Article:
- "The Flash" arrives in theaters at a time of significant change at DC Studios and amid a string of legal controversies for its star Ezra Miller.
- The movie is expected to generate between $75 million to $85 million domestically during its opening weekend.
After nearly a decade in development, "The Flash" is finally speeding into theaters this weekend.
The Warner Bros. Discovery feature arrives at a time of significant change at the company and after a string of legal controversies for its star, Ezra Miller.
With a predicted opening in the range of $75 million to $85 million, "The Flash" is expected to be a welcome box-office contribution to the DC Comics franchise. In addition to Miller, it features Michael Keaton and Ben Affleck reprising their Batman roles from earlier films.
Recent entrants — "Black Adam" and "Shazam: Fury of the Gods" — failed to gain traction with audiences, together generating just more that $500 million globally.
"Black Adam" opened to $67 million domestically in October and the "Shazam!" sequel tallied just $30.1 million during its first three days in theaters earlier this year. Both films were widely panned by critics.
"The Flash" has garnered more favorable reviews on its way toward its Friday debut, with several critics ranking it among the best DC movies.
There were fears that the film may never see the light of day after Miller, who goes by the pronouns they and them, made headlines in 2020 for a video that showed them appearing to violently choke a fan. Further incidents of impropriety escalated in 2022, when Miller was arrested and charged with disorderly conduct and harassment at a karaoke bar in Hawaii. Miller was also accused of grooming minors.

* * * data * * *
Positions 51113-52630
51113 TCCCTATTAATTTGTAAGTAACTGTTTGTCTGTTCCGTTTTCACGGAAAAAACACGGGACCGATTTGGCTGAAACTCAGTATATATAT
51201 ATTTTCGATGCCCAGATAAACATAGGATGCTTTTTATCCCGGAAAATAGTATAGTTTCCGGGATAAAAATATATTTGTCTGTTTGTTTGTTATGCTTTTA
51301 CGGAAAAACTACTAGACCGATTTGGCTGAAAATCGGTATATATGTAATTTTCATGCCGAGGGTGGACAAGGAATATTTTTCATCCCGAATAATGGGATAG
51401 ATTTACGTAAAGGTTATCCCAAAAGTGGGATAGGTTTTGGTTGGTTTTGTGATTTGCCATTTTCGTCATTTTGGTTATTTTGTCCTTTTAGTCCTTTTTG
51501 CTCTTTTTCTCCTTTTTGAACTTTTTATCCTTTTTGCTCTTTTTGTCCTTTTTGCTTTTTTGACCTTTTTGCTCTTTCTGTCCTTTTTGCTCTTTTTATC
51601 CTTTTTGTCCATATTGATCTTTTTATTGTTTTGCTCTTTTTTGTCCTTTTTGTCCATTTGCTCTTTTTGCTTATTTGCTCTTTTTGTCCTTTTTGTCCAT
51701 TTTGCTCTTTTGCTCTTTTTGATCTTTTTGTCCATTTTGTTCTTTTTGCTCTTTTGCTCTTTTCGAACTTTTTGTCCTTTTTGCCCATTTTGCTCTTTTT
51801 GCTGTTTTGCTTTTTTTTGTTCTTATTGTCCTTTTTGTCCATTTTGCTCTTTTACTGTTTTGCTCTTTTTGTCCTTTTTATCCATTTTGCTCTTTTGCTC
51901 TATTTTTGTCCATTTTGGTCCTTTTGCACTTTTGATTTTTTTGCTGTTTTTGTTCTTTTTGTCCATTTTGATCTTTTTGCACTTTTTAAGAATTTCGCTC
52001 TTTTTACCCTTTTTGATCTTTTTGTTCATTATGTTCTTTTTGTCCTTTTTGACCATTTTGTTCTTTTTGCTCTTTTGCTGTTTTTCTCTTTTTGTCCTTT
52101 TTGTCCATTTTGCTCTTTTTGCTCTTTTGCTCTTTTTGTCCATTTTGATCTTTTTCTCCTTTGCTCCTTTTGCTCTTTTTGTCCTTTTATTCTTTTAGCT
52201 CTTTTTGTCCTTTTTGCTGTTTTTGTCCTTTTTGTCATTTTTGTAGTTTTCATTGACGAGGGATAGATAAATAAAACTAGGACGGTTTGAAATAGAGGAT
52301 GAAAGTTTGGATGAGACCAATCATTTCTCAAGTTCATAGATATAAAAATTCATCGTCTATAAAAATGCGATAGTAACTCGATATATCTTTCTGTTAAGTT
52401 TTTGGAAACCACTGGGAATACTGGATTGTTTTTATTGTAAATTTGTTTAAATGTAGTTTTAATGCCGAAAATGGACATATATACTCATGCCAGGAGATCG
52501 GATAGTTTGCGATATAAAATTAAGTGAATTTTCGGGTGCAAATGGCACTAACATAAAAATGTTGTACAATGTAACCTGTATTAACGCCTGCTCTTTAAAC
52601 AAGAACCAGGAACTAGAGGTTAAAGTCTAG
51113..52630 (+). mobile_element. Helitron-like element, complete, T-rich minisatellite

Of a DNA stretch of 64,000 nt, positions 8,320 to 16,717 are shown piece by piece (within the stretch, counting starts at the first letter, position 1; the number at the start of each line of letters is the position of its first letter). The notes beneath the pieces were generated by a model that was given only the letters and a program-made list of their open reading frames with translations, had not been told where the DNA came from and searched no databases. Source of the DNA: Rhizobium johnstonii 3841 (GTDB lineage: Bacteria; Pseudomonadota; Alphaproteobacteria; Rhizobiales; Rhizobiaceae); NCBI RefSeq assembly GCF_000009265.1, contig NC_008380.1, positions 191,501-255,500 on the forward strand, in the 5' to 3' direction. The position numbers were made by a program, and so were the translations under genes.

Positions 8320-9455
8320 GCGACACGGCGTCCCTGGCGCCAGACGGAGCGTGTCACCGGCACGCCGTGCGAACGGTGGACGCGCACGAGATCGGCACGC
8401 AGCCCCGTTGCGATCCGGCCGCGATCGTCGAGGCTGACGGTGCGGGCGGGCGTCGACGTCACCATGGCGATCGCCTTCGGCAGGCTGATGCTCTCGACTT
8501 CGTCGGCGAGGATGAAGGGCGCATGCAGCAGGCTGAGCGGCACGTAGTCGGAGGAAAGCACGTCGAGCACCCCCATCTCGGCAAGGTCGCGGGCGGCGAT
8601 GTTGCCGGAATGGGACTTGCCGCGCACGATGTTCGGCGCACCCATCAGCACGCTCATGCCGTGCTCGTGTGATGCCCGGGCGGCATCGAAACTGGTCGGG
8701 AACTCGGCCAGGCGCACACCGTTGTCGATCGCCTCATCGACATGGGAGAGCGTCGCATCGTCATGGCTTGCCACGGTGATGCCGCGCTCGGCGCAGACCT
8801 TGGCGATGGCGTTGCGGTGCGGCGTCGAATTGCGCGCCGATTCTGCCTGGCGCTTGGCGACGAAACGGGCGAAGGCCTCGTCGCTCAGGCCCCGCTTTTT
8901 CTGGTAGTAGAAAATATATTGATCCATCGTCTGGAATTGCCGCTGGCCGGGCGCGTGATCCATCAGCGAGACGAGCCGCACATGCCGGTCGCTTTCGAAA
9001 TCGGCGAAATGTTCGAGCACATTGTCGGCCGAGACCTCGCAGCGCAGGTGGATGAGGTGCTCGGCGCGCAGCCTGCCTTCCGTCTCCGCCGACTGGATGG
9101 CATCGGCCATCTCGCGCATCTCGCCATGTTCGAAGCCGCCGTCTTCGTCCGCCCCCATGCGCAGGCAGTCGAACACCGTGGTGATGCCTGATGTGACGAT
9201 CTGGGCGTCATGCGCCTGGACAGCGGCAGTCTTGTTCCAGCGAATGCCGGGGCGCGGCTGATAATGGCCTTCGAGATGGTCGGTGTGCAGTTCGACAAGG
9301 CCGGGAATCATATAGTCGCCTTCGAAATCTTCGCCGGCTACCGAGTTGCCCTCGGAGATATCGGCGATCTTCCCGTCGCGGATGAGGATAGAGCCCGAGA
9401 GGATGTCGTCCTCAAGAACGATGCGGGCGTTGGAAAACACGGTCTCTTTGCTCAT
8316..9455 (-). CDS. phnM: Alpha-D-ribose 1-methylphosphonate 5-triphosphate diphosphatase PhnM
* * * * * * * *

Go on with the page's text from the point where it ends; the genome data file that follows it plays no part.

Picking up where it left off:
Last year, Miller admitted they had "gone through a time of intense crisis" and would undergo treatment for "complex mental health issues" in the way of being charged with felony burglary in Stamford, Vermont. Miller ultimately avoided jail time with a plea deal struck in January.
The actor has largely been absent from the public eye since that time, making a return for "The Flash" premiere in Los Angeles on Monday. They have not done any major interviews or promotions for the film and it has been reported that Warner Bros. does not currently plan any future projects with them.
Ahead of Monday's screening, Miller addressed the audience at Ovation Hollywood, thanking co-chairs and co-chief executive officers of DC Studios, Peter Safran and James Gunn, for their "grace and discernment and care."
Safran and Gunn joined forces at DC in November following years of inconsistent box-office performances from the studio. The pair announced a new slate of DC-based films and TV shows in January, including new movies featuring Superman, Batman and Supergirl. Gunn, who just wrapped up a successful run with DC rival Marvel and his "Guardians of the Galaxy" trilogy, is writing and directing "Superman: Legacy."
"The Flash" — alongside "Blue Beetle," due in August, and "Aquaman and the Lost Kingdom," slated for December — mark the last remnants of the old DC Extended Universe (DCEU).